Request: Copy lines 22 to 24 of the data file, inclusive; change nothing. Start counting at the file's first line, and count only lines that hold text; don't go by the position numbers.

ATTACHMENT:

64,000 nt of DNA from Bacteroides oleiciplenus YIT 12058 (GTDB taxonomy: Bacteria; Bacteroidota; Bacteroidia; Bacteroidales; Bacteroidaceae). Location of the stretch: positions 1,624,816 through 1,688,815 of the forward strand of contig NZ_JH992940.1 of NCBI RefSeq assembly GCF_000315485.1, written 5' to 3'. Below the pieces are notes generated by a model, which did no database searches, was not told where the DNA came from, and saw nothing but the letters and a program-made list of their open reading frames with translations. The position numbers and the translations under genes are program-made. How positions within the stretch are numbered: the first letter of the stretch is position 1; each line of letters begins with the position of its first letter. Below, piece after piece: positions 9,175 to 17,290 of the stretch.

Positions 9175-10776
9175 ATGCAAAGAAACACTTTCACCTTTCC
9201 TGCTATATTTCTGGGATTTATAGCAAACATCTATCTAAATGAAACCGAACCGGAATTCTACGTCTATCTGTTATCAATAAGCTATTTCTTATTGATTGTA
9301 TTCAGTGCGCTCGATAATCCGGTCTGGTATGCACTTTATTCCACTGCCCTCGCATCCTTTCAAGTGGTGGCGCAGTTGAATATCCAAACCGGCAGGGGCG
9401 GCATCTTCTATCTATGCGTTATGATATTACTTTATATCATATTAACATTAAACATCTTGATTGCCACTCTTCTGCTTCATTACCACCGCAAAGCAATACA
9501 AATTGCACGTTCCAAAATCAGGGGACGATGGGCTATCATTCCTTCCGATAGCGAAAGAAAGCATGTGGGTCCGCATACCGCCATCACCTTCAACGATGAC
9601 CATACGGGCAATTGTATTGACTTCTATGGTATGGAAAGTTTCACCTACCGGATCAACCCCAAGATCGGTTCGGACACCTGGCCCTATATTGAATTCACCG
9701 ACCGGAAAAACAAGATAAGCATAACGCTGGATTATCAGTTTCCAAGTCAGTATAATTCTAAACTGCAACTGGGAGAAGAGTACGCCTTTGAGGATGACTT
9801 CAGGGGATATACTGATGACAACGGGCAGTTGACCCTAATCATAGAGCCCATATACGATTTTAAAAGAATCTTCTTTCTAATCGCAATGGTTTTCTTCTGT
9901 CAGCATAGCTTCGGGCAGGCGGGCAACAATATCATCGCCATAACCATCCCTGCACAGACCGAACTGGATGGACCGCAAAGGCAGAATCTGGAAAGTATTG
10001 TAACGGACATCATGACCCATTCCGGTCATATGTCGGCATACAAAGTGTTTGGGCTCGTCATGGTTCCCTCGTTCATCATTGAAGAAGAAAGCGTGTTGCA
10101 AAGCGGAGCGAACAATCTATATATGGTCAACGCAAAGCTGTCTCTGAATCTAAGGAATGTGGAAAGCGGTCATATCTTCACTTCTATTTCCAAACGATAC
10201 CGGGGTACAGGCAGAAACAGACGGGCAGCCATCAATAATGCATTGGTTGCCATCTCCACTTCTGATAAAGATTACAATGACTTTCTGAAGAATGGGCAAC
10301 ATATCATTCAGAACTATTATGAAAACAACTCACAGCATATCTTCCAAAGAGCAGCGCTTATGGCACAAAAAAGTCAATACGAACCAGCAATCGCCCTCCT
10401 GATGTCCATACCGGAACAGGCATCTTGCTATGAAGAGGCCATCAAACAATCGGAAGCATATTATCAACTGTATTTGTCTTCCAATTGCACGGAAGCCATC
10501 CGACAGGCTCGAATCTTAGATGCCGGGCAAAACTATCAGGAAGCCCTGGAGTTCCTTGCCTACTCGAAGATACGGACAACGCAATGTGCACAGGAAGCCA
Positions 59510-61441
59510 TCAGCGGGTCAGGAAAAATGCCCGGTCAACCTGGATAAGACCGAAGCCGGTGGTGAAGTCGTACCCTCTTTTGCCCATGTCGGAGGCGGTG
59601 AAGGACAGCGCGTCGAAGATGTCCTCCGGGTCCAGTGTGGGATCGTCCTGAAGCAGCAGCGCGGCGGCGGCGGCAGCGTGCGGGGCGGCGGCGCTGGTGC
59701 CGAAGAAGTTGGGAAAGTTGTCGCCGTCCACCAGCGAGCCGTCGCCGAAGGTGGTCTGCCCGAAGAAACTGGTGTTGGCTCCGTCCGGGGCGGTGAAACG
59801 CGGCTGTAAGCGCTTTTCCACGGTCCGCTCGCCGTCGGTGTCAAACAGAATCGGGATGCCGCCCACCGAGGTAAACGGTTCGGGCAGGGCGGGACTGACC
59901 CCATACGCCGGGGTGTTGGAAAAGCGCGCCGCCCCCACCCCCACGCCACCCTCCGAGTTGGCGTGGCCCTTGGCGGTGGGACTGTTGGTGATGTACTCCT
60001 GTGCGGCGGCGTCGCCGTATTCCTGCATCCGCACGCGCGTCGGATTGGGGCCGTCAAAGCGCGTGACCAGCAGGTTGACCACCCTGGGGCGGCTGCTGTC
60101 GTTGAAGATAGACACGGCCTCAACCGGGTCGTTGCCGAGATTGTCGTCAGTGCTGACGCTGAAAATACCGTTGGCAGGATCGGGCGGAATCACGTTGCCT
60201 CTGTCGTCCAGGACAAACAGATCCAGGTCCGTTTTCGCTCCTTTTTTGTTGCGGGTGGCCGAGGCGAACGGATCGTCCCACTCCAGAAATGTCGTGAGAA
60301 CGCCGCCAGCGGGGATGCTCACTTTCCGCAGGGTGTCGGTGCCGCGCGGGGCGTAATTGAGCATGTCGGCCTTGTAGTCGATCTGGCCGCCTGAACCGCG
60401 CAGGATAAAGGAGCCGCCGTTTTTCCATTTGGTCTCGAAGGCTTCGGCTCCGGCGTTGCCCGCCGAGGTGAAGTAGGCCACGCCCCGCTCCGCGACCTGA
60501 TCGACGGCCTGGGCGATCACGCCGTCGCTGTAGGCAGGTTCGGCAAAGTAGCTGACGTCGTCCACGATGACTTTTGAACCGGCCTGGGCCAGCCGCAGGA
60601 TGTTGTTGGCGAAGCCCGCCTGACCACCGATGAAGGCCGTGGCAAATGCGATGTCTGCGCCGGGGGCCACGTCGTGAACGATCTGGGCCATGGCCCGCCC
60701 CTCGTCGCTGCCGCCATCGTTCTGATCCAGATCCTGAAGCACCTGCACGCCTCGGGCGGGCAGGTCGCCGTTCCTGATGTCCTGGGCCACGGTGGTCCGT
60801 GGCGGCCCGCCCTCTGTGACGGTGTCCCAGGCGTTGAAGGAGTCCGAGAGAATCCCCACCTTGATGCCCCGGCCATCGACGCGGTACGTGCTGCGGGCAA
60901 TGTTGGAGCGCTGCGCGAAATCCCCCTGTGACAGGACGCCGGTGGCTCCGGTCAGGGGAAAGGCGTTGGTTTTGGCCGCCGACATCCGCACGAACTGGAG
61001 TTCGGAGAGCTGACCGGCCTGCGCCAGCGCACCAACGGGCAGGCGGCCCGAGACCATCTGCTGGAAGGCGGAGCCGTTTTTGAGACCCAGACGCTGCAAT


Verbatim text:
59801 CGGCTGTAAGCGCTTTTCCACGGTCCGCTCGCCGTCGGTGTCAAACAGAATCGGGATGCCGCCCACCGAGGTAAACGGTTCGGGCAGGGCGGGACTGACC
59901 CCATACGCCGGGGTGTTGGAAAAGCGCGCCGCCCCCACCCCCACGCCACCCTCCGAGTTGGCGTGGCCCTTGGCGGTGGGACTGTTGGTGATGTACTCCT
60001 GTGCGGCGGCGTCGCCGTATTCCTGCATCCGCACGCGCGTCGGATTGGGGCCGTCAAAGCGCGTGACCAGCAGGTTGACCACCCTGGGGCGGCTGCTGTC